The Good. The Bad. The Asinine.

Forget it, Jake – It’s Jerusalem

Tim asked me if I might perhaps do a little infotainment on the subject of Israel. The reason he stated for his interest was: “I have no idea why things are how they are [over there]”.

You , me and the rest of the world, Tim.

It can never hurt, however, to have some of the facts, so:

This is the first in a series of blogs on Israel – a very rough guide covering history, a basic anatomy of the conflict and a very light skimming of the relevant geopolitics. In this post, we will deal with the history in a horribly incomplete fashion. Hopefully, however, we’ll be able to hit the highlights – those aspects which are directly relevant to us today.

In the beginning, there was nothing. Literally. The idea of Israel that we have today – of a small, embattled state surrounded on all sides by hostile frontiers, is a strictly modern phenomenon. Israel first appears in some very ancient (Circa 1200 BCE) texts as a reference to what was most likely a politico-ethnic group, rather than a fully formed city state or other state entity.

About five  hundred years later, we have references to the kingdoms of Judah and Israel Рa split between what was presumably a previously unified kingdom. Both of these kingdoms are recorded in biblical texts as having been in a constant state of warfare with their neighbours Рpar for the ancient course, really. This picture of the ancient Israelites is corroborated in Babylonian and Egyptian records, as well as by archaeology. It is interesting to note just how tiny these kingdoms were. The capital of Philistine, neighbour and deadly rival, was a little place we know today as Gaza.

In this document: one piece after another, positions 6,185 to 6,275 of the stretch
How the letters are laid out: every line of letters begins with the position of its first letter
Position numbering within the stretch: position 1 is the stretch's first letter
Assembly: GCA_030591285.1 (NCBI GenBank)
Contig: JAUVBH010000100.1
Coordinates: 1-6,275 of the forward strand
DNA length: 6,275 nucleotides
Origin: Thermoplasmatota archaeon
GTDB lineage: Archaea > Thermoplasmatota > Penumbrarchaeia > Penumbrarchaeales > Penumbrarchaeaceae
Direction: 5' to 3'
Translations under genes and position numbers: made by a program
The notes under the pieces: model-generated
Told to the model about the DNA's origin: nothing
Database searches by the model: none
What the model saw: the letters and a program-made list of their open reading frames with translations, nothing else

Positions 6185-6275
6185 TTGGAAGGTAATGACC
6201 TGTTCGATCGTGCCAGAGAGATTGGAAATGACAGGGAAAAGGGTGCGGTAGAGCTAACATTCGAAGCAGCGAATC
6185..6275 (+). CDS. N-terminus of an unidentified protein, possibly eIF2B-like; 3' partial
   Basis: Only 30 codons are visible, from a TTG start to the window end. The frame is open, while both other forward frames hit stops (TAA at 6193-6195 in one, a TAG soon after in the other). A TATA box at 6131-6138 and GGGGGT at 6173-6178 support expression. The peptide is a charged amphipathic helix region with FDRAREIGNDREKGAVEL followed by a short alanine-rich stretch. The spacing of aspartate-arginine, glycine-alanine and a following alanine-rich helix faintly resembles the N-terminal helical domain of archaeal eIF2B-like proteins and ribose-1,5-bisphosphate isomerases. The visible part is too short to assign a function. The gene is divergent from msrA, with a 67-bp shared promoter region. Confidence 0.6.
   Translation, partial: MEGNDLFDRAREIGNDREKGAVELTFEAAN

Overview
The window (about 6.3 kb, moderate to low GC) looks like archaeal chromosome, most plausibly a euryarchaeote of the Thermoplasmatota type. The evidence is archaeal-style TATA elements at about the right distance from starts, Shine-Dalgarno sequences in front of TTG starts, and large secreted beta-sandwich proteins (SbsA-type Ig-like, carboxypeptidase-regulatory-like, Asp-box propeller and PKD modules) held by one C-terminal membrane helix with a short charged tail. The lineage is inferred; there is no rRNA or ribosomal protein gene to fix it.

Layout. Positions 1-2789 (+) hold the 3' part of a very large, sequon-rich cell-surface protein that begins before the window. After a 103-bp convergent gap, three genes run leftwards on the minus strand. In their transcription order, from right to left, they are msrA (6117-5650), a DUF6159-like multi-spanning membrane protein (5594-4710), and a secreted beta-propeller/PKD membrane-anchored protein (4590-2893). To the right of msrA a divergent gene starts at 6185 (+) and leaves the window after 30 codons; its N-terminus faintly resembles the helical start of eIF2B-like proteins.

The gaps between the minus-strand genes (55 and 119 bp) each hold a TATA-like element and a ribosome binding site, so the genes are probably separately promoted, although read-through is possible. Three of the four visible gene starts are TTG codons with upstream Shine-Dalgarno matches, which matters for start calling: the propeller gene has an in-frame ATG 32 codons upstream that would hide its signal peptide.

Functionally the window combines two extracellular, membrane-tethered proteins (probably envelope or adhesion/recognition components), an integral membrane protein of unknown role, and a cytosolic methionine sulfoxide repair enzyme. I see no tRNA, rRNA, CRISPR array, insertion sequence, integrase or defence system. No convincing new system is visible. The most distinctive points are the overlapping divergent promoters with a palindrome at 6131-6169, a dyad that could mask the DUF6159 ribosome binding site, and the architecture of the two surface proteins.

Around the 8th century BCE we have the kingdom of Israel destroyed by the Assyrians.

From this point until the withdrawal of the British from their mandate in the early twentieth century, Israel has been non-existent as an independent entity. It has been ruled by Babylonians, Persians, Hellenics, Romans, Arab clients of Romans, the same Ummayad who ruled Syria and ¬†Egyptian Mamelukes. It formed part of Rome’s largest and richest province, was the keystone of the wonderfully incongruous and intriguing Crusader state Outremer, and ranked, along with Damascus, as one of the most significant possessions of the Ottoman Empire. At no point over roughly two thousand eight hundred years could “Israel” have been said to be an independent, or even a real, state entity. Palestinian Arabs, Jews, assorted Moslems – all their claims to rightful, historical ownership of “The State of Israel” should be taken with this rather large grain of salt.

Jerusalem as a holy city was built by a triumvirate of faiths. I would suggest that the man hours, resources and emotional investment/religious significance poured into Jerusalem is roughly equal between Jew, Moslem and Christian. Whilst the Jews were definitely in first, the temple as we know it was built by pagan Arab clients of Rome, the various Islamic empires that owned it over the centuries built massive swathes of the modern city and the Christian Crusaders shed and spilt oceans of blood to guard their attempt at an earthly Kingdom of Heaven. People might violently disagree with this assessment, but I cannot help but feel that each of these groups and faiths has both history and sincerity equally on their sides when they talk about Jerusalem being their spiritual home. Therein lies, in my opinion, a significant part of the problem.